12. Peter Dolton & Chiara Rosazza Bondibene, 2012. "The international experience of minimum wages in an economic downturn," Economic Policy, CEPR;CES;MSH, vol. 27(69), pages 99-142, January.
    13. Richard Dickens & Alan Manning, 2004. "Spikes and spill-overs: The impact of the national minimum wage on the wage distribution in a low-wage sector," Economic Journal, Royal Economic Society, vol. 114(494), pages 95-101, March.
    14. Wiji Arulampalam & Alison L. Booth & Mark L. Bryan, 2004. "Training and the new minimum wage," Economic Journal, Royal Economic Society, vol. 114(494), pages 87-94, March.
    15. Dickens, Richard & Machin, Stephen & Manning, Alan, 1999. "The Effects of Minimum Wages on Employment: Theory and Evidence from Britain," Journal of Labor Economics, University of Chicago Press, vol. 17(1), pages 1-22, January.
    Full references (including those not matched with items on IDEAS)

    Citations

    Citations are extracted by the CitEc Project, subscribe to its RSS feed for this item.
    as


    Cited by:

    1. repec:spr:izalpo:v:7:y:2018:i:1:d:10.1186_s40173-018-0098-4 is not listed on IDEAS
    2. Ganong, Peter & Jäger, Simon, 2014. "A Permutation Test and Estimation Alternatives for the Regression Kink Design," IZA Discussion Papers 8282, Institute for the Study of Labor (IZA).
    3. Kabátek, Jan, 2015. "Happy Birthday, You're Fired! The Effects of Age-Dependent Minimum Wage on Youth Employment Flows in the Netherlands," IZA Discussion Papers 9528, Institute for the Study of Labor (IZA).
    4. repec:hrv:faseco:34222894 is not listed on IDEAS
    5. repec:esr:resser:bkmnext327 is not listed on IDEAS

    More about this item

    Keywords

    minimum wage; employment; young workers; regression discontinuity design;

    JEL classification:

    • J21 - Labor and Demographic Economics - - Demand and Supply of Labor - - - Labor Force and Employment, Size, and Structure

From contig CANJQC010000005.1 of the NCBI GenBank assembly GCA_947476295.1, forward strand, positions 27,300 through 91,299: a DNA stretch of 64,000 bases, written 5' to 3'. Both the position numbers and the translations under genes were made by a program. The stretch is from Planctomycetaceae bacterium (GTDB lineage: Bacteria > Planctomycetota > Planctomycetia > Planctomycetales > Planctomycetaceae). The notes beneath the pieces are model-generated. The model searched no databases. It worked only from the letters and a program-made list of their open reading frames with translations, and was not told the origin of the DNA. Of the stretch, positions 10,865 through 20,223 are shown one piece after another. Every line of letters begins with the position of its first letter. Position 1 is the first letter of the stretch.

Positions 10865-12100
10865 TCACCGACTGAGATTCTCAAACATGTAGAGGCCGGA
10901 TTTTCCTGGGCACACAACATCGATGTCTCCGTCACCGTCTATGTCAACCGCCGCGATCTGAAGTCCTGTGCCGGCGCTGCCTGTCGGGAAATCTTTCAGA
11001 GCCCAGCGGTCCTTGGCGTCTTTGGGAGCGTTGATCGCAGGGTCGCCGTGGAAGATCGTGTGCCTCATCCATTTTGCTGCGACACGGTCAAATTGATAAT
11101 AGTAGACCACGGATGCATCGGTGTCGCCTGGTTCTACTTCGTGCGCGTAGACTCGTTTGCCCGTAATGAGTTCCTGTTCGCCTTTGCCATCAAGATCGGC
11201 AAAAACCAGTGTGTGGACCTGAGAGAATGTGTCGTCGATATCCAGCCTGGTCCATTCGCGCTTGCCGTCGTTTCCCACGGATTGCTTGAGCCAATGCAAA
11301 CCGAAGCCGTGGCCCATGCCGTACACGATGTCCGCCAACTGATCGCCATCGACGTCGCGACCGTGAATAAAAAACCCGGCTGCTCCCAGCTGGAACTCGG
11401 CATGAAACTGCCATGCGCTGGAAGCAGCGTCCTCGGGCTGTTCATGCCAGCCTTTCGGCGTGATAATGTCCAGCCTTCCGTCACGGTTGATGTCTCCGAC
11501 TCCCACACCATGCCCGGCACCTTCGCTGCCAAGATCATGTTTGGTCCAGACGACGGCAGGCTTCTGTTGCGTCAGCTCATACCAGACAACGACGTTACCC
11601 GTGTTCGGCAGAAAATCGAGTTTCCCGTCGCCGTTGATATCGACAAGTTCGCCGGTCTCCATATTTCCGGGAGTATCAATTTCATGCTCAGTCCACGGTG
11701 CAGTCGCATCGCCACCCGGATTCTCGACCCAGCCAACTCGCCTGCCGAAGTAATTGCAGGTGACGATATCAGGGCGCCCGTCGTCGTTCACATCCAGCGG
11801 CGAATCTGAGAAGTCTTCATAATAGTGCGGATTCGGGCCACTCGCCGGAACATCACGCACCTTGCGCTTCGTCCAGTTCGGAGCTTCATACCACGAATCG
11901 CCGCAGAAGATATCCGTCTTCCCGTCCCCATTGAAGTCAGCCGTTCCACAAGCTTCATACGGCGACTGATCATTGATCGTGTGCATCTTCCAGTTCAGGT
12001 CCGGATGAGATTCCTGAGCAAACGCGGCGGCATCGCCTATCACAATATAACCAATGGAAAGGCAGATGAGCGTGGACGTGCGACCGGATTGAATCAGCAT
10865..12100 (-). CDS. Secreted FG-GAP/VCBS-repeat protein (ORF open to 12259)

• J31 - Labor and Demographic Economics - - Wages, Compensation, and Labor Costs - - - Wage Level and Structure; Wage Differentials

    NEP fields

    This paper has been announced in the following NEP Reports:

    Statistics

    Access and download statistics

    Corrections

    All material on this site has been provided by the respective publishers and authors. You can help correct errors and omissions. When requesting a correction, please mention this item's handle: RePEc:cel:dpaper:12. See general information about how to correct material in RePEc.

    For technical questions regarding this item, or to correct its authors, title, abstract, bibliographic or download information, contact: (Martin Kahanec). General contact details of provider: http://edirc.repec.org/data/celsisk.html .

    If you have authored this item and are not yet registered with RePEc, we encourage you to do it here. This allows to link your profile to this item. It also allows you to accept potential citations to this item that we are uncertain about.

    If CitEc recognized a reference but did not link an item in RePEc to it, you can help with this form .

    If you know of missing items citing this one, you can help us creating those links by adding the relevant references in the same way as above, for each refering item. If you are a registered author of this item, you may also want to check the "citations" tab in your RePEc Author Service profile, as there may be some citations waiting for confirmation.

    Please note that corrections may take a couple of weeks to filter through the various RePEc services.

    IDEAS is a RePEc service hosted by the Research Division of the Federal Reserve Bank of St. Louis . RePEc uses bibliographic data supplied by the respective publishers.